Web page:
Many seasoned travelers and tourists have compared numerous attractions that they have seen from one country to another. Some have even thought of them as structures akin to those which are famous and legendary.
In our today’s post, we pick five structures in and around Sydney that reminds most, if not all, of their counterparts.
Russian Old Rite Orthodox Christian Church
In the suburb of Lidcombe, approximately 14 km west of Sydney, stands a majestic, white and golden Russian Orthodox Church. At first glance, such a structure reminds onlookers of the famous landmark in Moscow, the Kremlin, minus the flamboyant colours. Although smaller in comparison to most Russian Orthodox churches, it still has the elegant and sophisticated onion dome, which is typical to many of them. Besides this, it also bears the golden colour, which traditionally signifies the Heavenly Kingdom.
The Russian Old Orthodox Church of the Holy is located at 61 Vaughn Street, Lidcombe.
This tower would not be missed as it resembles the Eiffel Tower in Paris, France. Interestingly, it was patterned from the iconic and romantic landmark. Additional information on this Eiffel Tower “twin” is written in our previous post, Five Striking Sydney Modern Buildings.
Cape Bowling Green Lighthouse
Along the banks of the Sydney Darling Harbour is a modest yet towering and historical lighthouse. The Cape Bowling Green Lighthouse near the Australian National Maritime Museum was built in 1874 and stands approximately 22 meters. Its name is derived from its previous location, Cape Bowling Green, which is located 70 km south of Townsville in North Queensland.
This historical structure is comparable to numerous lighthouses that were built during the same era. It is reminiscent of the evolving architectural designs of colonial Australia. During those times, most lighthouse structures were designed by architects in contrast to engineers of our modern time. Thus, it is a symbol and a reminder of Australia’s maritime past.
The lighthouse was dismantled in 1987 to give way to a newer and modern structure. However, in 1994, the old lighthouse was re-erected at the Australian National Maritime Museum in Darling Harbour.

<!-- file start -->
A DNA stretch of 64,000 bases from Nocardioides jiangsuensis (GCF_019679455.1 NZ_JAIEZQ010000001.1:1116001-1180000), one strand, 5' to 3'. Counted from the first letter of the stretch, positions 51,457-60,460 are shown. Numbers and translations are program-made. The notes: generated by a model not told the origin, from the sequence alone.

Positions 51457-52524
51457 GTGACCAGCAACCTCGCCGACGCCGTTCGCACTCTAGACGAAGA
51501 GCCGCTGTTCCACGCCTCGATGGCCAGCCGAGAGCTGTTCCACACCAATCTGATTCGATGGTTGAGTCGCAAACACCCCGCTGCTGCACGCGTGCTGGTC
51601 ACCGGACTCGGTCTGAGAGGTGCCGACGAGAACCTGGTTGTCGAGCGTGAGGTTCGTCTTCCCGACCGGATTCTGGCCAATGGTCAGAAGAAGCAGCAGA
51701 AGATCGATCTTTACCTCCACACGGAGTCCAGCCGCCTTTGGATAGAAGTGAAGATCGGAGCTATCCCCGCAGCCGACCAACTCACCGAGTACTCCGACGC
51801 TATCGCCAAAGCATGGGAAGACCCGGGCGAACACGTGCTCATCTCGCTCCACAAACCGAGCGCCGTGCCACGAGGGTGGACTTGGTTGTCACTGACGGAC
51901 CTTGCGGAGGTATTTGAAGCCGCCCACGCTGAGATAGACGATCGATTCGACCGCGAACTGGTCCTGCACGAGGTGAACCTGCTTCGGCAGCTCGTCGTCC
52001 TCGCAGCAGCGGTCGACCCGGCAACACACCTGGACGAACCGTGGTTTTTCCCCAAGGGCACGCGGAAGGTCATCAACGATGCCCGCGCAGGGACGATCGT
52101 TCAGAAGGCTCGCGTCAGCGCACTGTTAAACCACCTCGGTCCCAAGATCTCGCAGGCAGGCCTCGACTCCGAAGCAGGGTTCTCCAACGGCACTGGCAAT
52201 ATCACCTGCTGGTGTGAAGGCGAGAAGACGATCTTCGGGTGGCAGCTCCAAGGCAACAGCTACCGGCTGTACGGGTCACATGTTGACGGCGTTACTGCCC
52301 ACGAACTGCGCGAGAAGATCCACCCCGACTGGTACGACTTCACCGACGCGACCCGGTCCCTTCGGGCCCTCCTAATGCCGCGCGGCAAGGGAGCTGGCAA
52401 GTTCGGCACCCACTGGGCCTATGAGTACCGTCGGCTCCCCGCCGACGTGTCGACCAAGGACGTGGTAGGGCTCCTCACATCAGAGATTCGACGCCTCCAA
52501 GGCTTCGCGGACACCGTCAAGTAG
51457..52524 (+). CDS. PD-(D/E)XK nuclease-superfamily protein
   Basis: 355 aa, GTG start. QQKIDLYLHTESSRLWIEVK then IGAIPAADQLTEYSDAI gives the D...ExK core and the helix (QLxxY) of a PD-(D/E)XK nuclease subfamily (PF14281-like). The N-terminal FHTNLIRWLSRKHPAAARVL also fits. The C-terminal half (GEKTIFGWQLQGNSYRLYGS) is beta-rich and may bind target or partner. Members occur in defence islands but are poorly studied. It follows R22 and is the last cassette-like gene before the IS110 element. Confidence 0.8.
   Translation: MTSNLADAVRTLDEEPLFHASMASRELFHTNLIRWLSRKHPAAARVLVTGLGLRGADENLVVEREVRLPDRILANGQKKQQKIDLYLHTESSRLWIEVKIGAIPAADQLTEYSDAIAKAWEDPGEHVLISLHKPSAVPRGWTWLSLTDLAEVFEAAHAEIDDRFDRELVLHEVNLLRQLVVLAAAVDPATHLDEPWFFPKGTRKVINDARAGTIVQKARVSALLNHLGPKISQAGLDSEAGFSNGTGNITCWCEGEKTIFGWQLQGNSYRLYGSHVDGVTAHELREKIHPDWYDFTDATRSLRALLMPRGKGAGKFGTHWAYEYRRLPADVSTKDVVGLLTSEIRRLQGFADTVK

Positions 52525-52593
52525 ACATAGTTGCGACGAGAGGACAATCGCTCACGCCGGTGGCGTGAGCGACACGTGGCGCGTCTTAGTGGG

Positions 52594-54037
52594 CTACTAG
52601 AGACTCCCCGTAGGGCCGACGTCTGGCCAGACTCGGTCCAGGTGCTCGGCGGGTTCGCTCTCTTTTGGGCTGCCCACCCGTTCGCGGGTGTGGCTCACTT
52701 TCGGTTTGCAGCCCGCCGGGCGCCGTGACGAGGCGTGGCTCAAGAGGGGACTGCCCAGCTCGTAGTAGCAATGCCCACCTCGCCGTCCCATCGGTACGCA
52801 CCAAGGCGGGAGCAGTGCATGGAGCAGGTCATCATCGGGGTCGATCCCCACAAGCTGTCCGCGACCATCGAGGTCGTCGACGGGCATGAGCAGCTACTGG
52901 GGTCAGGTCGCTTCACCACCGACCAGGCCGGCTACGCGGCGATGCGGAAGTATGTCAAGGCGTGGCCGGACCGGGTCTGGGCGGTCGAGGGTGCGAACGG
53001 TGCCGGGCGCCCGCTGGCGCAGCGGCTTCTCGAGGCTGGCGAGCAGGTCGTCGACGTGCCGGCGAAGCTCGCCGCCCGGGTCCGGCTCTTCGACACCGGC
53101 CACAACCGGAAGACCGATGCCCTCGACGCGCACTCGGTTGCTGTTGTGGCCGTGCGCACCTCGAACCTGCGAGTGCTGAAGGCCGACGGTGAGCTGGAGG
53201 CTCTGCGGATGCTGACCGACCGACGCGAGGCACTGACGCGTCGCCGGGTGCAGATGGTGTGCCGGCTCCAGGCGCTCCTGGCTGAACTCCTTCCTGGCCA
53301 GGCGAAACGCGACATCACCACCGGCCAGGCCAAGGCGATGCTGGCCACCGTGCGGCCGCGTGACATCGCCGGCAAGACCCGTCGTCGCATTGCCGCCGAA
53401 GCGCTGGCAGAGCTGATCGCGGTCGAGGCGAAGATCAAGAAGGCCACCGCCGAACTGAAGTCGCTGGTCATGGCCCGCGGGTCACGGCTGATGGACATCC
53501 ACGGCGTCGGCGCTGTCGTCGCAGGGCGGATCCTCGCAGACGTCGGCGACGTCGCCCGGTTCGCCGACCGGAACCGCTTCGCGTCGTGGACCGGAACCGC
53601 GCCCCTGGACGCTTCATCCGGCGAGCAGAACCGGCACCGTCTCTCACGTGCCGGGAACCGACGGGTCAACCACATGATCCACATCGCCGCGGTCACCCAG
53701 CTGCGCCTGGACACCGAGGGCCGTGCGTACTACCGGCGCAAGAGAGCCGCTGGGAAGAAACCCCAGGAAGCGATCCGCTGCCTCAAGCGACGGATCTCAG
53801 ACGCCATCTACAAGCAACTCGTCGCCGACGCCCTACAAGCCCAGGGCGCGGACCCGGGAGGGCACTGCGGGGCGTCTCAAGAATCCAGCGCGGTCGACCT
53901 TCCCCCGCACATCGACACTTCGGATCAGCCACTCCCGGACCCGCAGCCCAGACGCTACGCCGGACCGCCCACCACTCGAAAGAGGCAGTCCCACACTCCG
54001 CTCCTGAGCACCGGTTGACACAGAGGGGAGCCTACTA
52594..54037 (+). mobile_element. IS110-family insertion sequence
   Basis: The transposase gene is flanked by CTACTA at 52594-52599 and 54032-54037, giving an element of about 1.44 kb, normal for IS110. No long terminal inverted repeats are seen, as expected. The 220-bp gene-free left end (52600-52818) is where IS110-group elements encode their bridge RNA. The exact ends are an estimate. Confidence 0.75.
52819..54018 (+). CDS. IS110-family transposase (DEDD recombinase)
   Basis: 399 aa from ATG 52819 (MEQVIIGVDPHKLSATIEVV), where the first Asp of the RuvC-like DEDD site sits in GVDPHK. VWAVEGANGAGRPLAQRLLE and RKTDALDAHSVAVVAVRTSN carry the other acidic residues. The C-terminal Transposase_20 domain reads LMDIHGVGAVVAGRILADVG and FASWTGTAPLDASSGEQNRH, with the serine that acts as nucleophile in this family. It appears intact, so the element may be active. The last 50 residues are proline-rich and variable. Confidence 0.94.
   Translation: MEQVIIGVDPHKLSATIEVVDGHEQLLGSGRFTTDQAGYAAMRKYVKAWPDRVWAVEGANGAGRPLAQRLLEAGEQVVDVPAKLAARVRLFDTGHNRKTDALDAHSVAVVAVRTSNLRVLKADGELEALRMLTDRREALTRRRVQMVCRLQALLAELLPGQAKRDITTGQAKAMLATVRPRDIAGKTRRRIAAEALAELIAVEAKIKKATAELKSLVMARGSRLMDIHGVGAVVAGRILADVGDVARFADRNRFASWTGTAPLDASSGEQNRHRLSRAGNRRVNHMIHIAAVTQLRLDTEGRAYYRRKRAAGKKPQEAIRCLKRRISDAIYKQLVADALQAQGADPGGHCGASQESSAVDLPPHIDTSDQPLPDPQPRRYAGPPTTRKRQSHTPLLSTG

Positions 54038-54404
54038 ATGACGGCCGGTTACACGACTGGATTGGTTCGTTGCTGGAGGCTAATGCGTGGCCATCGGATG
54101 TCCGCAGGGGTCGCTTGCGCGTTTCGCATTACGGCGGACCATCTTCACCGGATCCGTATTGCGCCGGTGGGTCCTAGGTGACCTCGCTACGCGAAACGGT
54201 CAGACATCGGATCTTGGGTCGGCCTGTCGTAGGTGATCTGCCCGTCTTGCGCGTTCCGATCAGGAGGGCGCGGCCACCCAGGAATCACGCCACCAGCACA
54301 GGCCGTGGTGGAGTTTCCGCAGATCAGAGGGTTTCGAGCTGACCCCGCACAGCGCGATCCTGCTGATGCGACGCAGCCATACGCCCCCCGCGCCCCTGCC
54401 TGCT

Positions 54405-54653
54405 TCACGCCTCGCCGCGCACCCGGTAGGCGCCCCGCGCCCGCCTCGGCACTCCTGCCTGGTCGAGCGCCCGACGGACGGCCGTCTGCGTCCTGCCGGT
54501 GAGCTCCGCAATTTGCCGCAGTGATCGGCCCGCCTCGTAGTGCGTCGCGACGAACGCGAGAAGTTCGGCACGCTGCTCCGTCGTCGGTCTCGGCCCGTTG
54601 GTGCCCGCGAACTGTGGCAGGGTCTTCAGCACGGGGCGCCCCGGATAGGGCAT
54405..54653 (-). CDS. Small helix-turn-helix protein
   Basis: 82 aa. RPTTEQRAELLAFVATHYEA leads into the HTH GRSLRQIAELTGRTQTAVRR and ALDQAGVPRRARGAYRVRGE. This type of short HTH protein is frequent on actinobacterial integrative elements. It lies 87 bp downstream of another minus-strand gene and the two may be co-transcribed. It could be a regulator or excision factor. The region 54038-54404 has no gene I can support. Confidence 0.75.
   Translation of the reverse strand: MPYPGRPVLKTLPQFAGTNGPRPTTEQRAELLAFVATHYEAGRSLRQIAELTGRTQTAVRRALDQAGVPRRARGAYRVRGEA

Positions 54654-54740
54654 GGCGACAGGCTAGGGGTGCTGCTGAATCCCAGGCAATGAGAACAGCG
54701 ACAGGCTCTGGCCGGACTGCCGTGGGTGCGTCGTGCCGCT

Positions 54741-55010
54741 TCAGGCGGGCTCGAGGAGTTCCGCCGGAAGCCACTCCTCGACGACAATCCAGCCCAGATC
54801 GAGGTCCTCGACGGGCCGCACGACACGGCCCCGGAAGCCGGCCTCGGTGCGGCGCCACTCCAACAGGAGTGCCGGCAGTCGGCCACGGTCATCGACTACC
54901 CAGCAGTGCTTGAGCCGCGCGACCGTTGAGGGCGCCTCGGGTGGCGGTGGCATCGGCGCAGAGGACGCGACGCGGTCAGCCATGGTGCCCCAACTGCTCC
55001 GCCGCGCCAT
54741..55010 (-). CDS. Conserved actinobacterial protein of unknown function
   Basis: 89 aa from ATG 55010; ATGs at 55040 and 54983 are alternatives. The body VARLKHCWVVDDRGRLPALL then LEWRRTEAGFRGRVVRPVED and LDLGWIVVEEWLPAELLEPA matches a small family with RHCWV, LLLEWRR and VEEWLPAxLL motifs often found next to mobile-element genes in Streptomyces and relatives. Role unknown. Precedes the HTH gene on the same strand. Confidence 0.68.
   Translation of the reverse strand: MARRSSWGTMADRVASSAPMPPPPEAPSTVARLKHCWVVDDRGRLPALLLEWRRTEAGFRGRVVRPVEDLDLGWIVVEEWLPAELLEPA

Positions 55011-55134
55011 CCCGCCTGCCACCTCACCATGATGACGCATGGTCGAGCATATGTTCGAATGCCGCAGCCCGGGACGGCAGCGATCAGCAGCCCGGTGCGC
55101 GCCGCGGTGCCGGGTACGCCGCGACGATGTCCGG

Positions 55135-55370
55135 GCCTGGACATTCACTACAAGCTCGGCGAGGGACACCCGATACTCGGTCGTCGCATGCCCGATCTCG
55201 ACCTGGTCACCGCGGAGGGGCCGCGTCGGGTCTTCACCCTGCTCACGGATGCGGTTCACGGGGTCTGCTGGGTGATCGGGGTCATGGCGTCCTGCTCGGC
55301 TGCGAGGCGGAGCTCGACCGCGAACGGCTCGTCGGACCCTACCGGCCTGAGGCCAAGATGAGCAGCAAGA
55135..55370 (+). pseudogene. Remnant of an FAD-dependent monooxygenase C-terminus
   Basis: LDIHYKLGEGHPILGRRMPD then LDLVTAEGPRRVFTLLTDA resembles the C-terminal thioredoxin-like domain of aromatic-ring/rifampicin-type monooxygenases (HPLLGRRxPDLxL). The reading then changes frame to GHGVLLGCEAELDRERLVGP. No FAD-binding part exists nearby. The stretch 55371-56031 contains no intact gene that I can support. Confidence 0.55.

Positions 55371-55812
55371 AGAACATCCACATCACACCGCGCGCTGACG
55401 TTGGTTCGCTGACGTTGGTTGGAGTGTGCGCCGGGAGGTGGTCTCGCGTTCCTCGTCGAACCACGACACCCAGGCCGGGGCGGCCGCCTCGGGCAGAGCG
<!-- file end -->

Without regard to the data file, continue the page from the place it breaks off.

Sydney Conservatorium of Music
In the western side of the Royal Botanic Gardens stands a Gothic inspired castle where neither kings nor queens live but students learning their musicality. The Sydney Conservatorium of Music, as it is known, is built in 1821 and designed by a convicted architect by the name of Francis Greenway under the instructions of Governor Macquarie. It was initially a stables building for the Government House and was converted to a conservatorium in 1912.
Its structural design is reminiscent of medieval castles of olden times, many of which are seen in Europe. The Sydney Conservatorium of Music depicts how architecture of colonial Australia is very much influenced by British structural designs.
Hyde Park Obelisk
Washington DC is known for its statuesque landmark, the Washington Monument. In Sydney, a lesser known obelisk is also erected at the intersection of Elizabeth and Bathurst Streets in Hyde Park.
The Hyde Park Obelisk is 22 meters high, and was built as a sewerage vent back in 1857. However, today it has become a historic reminder of the capability of a cosmopolitan city to embrace modern and colonial architecture despite rapid urbanisation.
In 2007, the obelisk marked its 150th anniversary and was hailed the oldest structure in Hyde Park.